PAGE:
I don't think it has to be either/or either... but if there was a drug that helped with cognition, or motor planning skills, I'd absolutely go for it. My kid's speech is very, very difficult to understand (even for me!) -- she wants to play with her friends, they want to play with her, if I could wave a wand and her speech clear, I would. I don't think it'd change Kay, just make her life a wee bit easier. Ditto with fine motor skills - she is seven, shoelaces aren't yet happening, despite a TON of effort (her, therapists, EVERYBODY). Kay would still be Kay.

There was a fascinating article regarding a drug for down syndrome that seemed to help with cognition a few years back - a scientist had a girl with DS, which spurred his research:

http://www.nytimes.com/2011/07/31/magazine/a-fathers-search-for-a-drug-for-down-syndrome.html?pagewanted=all

I like his take on it - he's not trying to change his daughter or folks with DS, but the meds to seem to increase cognition a teeny-tiny bit, just enough to allow adults with DS a bit more independence, i.e. to be able to cook without supervision without burning the house down, navigate public transport solo, etc.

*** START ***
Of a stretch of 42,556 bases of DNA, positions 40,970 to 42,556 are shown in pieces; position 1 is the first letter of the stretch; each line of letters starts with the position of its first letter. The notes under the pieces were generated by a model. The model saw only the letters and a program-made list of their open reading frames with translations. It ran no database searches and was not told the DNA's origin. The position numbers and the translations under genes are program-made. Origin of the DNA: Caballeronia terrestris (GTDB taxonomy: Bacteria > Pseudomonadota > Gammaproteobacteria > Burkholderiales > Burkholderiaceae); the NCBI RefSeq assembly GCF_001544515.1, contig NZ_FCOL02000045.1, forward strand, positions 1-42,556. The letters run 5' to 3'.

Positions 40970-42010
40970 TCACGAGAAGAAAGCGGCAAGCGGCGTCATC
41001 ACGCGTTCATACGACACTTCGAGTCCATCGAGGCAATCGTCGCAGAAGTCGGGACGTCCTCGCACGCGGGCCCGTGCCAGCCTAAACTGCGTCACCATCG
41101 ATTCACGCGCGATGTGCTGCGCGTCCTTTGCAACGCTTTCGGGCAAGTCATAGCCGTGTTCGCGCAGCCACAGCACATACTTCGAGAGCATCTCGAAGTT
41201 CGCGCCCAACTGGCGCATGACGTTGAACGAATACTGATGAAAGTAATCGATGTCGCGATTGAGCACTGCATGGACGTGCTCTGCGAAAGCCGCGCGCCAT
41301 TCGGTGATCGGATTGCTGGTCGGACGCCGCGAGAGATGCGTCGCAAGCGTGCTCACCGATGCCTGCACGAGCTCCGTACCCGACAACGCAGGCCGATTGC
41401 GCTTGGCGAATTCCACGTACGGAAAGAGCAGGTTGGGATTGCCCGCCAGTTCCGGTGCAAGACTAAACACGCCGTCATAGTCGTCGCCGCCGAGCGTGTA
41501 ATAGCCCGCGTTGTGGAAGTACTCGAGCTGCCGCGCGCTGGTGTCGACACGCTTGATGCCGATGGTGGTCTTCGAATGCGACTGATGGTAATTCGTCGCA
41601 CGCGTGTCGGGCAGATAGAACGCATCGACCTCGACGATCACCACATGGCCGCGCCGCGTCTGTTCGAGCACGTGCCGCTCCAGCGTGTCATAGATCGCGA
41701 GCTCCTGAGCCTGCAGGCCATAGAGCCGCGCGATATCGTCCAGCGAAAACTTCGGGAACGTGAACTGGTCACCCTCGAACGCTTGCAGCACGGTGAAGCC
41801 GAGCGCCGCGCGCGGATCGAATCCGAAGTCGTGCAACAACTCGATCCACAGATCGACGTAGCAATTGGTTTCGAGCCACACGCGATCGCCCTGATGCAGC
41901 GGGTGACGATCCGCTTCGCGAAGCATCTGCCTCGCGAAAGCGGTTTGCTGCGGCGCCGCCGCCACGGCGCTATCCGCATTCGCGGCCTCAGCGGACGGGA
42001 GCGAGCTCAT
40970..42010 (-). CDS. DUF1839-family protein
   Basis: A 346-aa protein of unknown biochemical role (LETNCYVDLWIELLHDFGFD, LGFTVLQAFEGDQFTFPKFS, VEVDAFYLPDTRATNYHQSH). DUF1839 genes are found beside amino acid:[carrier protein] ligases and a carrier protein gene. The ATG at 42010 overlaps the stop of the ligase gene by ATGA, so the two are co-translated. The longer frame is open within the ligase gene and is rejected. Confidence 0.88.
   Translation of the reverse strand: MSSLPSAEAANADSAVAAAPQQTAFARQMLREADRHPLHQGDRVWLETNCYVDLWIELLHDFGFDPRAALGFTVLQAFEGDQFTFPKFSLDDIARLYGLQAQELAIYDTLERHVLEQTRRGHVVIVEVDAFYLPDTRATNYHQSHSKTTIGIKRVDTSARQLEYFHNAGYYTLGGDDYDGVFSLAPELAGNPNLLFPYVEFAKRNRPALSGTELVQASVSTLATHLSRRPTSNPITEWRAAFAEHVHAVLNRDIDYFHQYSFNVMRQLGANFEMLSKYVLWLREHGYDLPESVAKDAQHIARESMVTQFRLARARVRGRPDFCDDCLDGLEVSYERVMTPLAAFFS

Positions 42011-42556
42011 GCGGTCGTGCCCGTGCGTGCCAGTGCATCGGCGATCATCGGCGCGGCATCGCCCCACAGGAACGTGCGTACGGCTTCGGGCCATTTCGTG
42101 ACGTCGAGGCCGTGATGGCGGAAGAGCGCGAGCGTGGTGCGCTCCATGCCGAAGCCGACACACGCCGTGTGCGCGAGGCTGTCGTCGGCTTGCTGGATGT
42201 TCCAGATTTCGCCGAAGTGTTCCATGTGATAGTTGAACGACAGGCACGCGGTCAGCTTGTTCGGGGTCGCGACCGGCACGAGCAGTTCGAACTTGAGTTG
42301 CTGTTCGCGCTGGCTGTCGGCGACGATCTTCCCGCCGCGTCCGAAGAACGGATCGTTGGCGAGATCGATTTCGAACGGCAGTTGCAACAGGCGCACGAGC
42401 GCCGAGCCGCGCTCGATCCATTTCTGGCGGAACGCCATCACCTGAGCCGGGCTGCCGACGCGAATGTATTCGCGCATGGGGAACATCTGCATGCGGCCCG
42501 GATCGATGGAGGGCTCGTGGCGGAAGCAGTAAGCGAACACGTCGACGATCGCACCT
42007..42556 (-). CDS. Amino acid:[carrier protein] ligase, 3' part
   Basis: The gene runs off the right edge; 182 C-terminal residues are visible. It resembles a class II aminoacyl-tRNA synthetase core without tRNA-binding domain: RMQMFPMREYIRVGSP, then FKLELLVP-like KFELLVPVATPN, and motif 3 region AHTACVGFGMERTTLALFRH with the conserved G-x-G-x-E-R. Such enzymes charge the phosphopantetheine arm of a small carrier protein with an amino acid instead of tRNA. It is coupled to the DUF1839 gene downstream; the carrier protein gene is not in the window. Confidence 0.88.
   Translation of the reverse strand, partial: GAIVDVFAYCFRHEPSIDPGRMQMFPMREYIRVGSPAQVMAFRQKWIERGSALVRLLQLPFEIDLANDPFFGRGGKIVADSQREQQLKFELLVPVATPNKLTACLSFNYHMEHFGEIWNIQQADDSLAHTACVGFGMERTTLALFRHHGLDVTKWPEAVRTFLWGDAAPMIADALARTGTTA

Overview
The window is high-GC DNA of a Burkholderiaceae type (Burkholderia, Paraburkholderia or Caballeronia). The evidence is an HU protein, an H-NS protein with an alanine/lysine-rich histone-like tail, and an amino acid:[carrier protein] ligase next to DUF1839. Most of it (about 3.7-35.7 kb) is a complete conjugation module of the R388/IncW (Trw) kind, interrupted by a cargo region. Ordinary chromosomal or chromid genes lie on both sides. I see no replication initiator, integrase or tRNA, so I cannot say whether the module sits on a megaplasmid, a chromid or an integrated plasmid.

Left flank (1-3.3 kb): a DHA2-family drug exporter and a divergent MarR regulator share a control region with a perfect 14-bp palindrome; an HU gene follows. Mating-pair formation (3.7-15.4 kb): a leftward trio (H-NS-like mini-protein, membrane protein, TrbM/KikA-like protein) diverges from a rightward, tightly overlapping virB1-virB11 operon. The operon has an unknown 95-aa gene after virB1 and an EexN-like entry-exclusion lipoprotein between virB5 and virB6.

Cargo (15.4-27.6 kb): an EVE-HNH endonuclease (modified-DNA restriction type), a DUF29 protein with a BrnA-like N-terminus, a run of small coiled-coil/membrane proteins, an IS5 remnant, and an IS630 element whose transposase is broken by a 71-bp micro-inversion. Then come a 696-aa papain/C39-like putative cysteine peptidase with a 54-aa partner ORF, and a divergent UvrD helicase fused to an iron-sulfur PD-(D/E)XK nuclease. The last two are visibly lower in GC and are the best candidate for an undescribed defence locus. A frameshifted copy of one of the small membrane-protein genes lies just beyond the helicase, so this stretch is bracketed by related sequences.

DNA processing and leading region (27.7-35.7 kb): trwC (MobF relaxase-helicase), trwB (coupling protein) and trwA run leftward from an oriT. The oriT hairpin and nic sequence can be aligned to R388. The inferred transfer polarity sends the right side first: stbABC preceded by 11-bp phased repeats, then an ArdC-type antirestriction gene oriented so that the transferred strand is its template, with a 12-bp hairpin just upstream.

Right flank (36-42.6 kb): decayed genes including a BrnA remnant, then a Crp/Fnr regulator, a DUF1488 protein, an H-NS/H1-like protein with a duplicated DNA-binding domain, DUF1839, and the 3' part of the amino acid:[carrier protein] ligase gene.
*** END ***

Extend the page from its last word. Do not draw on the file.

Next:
laura said...

I want my daughter to have a full, rich, dare I say 'normal' life, with all the ups and downs, good and bad, heartache and triumphs that go with it. Some may call this inclusion, I just call it life.
I don't think I treat her much different than I would have it she didn't have that extra little pesky chromosome. The main difference is that we have chosen to go the neurodevelopmental approach and started trying to prevent delays before they happened by large amounts of brain stimulation, rather than treat delays after they happened. That just means we taught her to read very early and we work on different school and speech type exercises part of every day. That coupled with an extra healthy diet, some supplementation and lots of exercise has been working out very well for us thus far.
I am more comfortable with that approach than a drug type approach.
She is pretty up there with her peers at this point, her biggest delay being in expressive language. Once that catches up, there will be no stopping her. She is way ahead of them in others areas.
I don't know if it's a result of what we've done, or we are incredibly lucky, or both, But we feel very optimistic that the dream of a 'normal ' life will come true.
As far as that question about getting rid of the DS if it was possible; I have 2 words. Hell Yes!
But make no mistake, my love and devotion for my daughter extends past the universe. I just don't see the DS as who she is. Just a little part. One little chromosome.